I then offered advice. I noted that when there is corporate cost-cutting, printers needed to get into clients' offices with ideas and solutions that help them reduce costs, take over tasks, stimulate sales, and facilitate communications. “Now is a more important time than ever to realize that it's not a printing business, it's a persuasion and facilitation business. But printers often have to be persuaded to consider facilitating anything beyond keeping their presses busy,” I wrote.

While "newness" ain't what it used to be, it's essential to look for it where we can. In client companies it's things like:
Despite the general sense that things are not as new or vibrant as they used to be, cultivating a sense of newness in a marketplace is still essential. Decision-makers, needs, wants, competition, technologies, and other factors are always changing. Sometimes, however, we tend to write them off and not recognize them. People are busy. People are being bombarded with communications all of the time, much of it ignored as "noise." That means that the communications task is harder and must be more skillfully implemented.How can one be vigilant for those signs of "newness" that create change and stimulate the need to communicate? Do you do any of these?
Then what? If you have nothing to propose to them, none of this is worthwhile. Are you suggesting pre-show direct mail campaigns to attendees? Working to fulfill information requests for brochures? Managing e-mail campaigns? Supplying PDF and HTML versions of brochure content for company websites? Provide compelling design and implementation strategies that get noticed? Offering template driven web to print services?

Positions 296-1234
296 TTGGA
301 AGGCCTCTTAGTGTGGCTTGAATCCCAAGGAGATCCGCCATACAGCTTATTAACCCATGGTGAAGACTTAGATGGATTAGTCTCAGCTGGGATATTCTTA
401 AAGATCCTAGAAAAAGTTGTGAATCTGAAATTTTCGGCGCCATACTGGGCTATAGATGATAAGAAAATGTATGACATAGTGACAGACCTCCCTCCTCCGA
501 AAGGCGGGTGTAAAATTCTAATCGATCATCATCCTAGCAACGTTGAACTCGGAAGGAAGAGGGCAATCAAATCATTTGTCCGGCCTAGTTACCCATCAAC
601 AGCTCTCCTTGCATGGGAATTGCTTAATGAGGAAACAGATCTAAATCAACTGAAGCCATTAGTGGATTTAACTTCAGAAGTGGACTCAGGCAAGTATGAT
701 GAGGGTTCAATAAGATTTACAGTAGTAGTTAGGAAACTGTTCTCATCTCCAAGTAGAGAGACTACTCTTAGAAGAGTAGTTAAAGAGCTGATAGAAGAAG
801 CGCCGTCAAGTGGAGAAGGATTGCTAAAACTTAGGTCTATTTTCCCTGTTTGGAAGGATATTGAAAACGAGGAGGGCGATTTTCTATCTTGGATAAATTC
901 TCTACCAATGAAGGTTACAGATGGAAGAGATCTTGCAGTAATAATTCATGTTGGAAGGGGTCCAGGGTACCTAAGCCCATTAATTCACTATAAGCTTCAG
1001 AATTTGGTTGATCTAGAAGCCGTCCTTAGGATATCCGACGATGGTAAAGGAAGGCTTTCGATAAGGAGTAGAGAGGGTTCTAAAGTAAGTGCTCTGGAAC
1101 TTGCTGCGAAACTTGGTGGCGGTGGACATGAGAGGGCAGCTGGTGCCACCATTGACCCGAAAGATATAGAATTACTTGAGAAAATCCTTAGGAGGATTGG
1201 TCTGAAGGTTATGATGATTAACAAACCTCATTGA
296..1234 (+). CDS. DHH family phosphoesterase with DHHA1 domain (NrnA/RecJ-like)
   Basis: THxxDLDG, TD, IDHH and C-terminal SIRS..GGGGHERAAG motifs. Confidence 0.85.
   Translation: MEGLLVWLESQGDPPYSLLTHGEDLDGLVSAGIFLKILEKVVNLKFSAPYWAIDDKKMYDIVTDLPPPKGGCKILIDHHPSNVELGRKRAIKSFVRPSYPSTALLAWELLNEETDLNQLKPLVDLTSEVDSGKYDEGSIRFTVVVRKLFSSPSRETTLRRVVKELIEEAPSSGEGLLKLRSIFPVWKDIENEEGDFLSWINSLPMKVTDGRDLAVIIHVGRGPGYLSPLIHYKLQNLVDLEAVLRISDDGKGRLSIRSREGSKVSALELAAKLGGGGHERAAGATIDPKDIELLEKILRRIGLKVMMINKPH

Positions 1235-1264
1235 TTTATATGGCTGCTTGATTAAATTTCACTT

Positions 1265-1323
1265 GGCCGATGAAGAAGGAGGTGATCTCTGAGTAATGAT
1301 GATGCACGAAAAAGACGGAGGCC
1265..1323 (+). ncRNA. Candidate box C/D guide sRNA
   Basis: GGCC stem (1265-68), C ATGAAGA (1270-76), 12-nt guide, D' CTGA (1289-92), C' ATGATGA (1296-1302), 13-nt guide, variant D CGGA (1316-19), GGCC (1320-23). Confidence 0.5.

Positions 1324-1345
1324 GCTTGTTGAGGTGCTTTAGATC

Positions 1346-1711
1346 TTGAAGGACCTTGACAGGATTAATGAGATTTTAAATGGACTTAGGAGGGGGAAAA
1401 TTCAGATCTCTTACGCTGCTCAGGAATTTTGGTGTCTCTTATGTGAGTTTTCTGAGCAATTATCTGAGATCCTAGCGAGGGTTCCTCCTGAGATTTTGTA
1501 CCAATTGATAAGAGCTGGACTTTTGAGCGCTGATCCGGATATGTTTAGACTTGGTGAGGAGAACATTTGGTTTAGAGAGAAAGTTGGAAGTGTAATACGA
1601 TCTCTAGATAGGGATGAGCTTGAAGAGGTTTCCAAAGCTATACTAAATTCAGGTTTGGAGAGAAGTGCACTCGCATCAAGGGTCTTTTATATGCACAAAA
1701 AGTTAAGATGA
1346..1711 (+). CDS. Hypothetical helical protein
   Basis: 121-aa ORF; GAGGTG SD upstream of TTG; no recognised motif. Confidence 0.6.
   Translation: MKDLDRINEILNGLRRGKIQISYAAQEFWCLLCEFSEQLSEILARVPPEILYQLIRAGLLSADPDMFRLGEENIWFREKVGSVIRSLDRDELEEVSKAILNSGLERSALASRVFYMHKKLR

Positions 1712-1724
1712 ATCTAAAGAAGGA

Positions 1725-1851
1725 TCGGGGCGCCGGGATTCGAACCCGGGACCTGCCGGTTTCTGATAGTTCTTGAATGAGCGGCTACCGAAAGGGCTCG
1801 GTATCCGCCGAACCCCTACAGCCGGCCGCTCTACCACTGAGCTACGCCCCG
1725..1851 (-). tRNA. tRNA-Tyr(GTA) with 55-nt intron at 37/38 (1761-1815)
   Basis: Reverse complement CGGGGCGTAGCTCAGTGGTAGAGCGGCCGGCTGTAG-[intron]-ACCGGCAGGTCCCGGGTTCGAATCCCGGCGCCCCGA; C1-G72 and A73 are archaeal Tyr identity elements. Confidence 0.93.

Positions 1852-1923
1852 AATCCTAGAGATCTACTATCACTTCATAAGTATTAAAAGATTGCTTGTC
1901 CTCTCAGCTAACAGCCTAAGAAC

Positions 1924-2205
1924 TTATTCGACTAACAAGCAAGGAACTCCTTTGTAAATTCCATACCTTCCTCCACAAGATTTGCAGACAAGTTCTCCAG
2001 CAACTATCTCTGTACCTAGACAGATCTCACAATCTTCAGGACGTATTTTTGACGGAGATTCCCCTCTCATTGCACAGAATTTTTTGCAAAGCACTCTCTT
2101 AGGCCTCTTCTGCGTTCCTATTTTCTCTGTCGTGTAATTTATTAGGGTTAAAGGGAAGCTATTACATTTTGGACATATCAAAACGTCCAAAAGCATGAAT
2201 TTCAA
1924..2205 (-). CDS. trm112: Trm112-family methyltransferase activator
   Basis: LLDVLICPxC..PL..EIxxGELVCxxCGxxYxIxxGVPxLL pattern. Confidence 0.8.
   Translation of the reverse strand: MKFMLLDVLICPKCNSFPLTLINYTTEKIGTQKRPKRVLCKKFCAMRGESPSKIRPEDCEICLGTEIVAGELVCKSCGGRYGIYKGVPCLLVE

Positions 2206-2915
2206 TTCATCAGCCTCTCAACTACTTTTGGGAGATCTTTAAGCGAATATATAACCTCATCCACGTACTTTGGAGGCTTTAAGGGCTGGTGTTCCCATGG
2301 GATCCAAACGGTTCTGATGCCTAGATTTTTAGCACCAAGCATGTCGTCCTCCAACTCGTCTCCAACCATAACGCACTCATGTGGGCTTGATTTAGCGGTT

Opportunities to leverage newness are always there if one knows where to look. Clients may not even be aware that they have communications opportunities they are leaving untapped. Sometimes they just don't have the time to deal with all of them. Clients have trouble implementing their communications in a market where "now-ness" is so critical. Who says printers don't have opportunities any more?

Thursday, June 01, 2006


One-Stop Shopping, No; One-Stop Implementation, Yes

It was recently announced that data base provider Harte- Hanks purchased a digital printing business, PrintSmart, located in Southeastern Massachusetts. For all of the talk about printers getting into the data base business, this is a data base business getting into printing. PrintSmart is not a big printer, but this step may foreshadow that other data base providers like InfoUSA, Dun & Bradstreet, and numerous others, may move down this path. Data bases are not really content, and they’re not information until they are directed to a purpose. Data bases are representations of a marketplace. In essence, Harte-Hanks and others sell access to a marketplace, just the same as publishers and broadcasters do. Harte-Hanks has worked with printers for years, and indeed, through its newspaper properties, is a printer itself. This might be a sign that data base companies are looking to add value to their offering, and increase the attractiveness of working with them by adding the implementation of print campaigns. There are pressures on marketers to do more with less, and part of that process is to reduce their own overheads and use the services of others to meet their goals. In other words, to outsource more.